Low Standards Comic Strips - Page 4
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Dogbert and the Boss sit at a table looking at a catalog. Dogbert says, "The 'Dogbert Corporate Art Source' will provide low-cost paintings for your walls." Dogbert continues, "Our motto is 'if it's in a frame it will look like art to you.'" The Boss asks, "How much do the paintings cost?" Dogbert replies, "Six dollars a pound."
Dilbert watches Dogbert and Bob the Dinosaur hanging paintings on the office wall. He asks Dogbert, "How did you get the contract to supply our company with wall art?" Dogbert answers, "Low bid." Dogbert says, "As we speak, my assistant is scouring the earth in search of low-cost art." Ratbert stands outside the "School-O-Art" with a bag of money. As an art student wearing a beret and painter's smock is thrown out of the school with his painting, Ratbert says, "I'll take it!!"
Dilbert stands at the security desk. The guard hands a vendor a visitor's badge and says, "Badge." The man thinks, "The clever salesman evaluates his prey." Dilbert pushes the elevator button. The man thinks, "I hope he's an important decision-maker." Dilbert tells the salesperson, "Take any seat. I call the good chair." The man thinks, "Warning! Cubicle! Low-ranking employee!" Dilbert draws a diagram and says, "Here's our organization chart: president . . . senior vice president . . . vice president . . ." Dilbert continues, "Okay, lift your foot. Do you see that coffee stain on the carpet?" The vendor asks, "That's you?" Dilbert replies, "No, that's my boss. I would be under the carpet." The salesman asks, "Do I have any hope of talking to somebody who can make a decision?" Dilbert replies, "Let me check." Dilbert peers over the wall into Wally's cubicle and says, "Hey, Wally, what's a 'decision'?" Wally replies, "It sounds like something our competitors do." The salesman covers his eyes and sobs.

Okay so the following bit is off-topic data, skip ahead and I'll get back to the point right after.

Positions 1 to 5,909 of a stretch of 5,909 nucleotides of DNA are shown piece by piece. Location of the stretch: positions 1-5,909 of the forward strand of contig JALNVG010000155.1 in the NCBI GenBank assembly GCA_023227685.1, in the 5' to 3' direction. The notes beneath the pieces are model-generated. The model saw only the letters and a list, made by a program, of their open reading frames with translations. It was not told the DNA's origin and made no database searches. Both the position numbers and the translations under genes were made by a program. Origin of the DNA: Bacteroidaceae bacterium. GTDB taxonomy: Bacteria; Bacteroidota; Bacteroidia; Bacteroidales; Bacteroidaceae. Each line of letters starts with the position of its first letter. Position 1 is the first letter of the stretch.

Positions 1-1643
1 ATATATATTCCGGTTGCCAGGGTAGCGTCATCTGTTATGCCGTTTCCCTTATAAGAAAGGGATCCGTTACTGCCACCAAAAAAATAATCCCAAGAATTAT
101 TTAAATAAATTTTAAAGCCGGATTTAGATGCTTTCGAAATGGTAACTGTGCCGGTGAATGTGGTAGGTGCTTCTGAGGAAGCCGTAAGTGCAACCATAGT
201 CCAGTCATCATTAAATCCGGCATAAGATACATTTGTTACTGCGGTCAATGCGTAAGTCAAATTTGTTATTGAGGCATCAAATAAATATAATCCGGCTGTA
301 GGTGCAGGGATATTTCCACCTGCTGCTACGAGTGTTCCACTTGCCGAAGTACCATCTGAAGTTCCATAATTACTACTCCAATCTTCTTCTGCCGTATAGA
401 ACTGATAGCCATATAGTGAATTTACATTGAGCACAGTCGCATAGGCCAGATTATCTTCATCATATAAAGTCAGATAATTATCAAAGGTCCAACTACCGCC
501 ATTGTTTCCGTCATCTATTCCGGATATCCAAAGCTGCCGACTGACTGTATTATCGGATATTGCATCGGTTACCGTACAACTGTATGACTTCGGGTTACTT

Dilbert stands in front of the Boss's desk and says, "So, you ignored my recommendation and bought a low-cost system that's totally inadequate . . ." Dilbert holds up a document and continues, "You compensated for this blunder by making it part of MY objectives to make the system work . . ." Dilbert concludes, "You'll get a bonus for saving money. I'll get fired, thus saving more money and earning you ANOTHER bonus." The Boss replies, "I'm on a roll."
The Boss and Dogbert sit at a conference table. Dogbert says, "It's inexplicable, but the low-cost system I sold you seems to be woefully under-powered." Dogbert continues, "You could replace it with another vendor's system, thus showing everybody you make a mistake. Or you can pay my outrageous upgrade fees." The Boss asks, "How big a fool do you think I am?" Dogbert replies, "I won't know until I see if you go for the lease option."
Dilbert follows the Boss into his office and says, "I told you this project would take a year. But on my objectives you say I must have it done in three months." Dilbert continues, "Which of these reasons best describes why: A. You have great confidence in me. B. You think I padded my estimate. C. You hate my guts." The Boss responds, "We don't really need the project. It's just a way to keep raises low." Dilbert says, "I just felt a little dip in my motivation."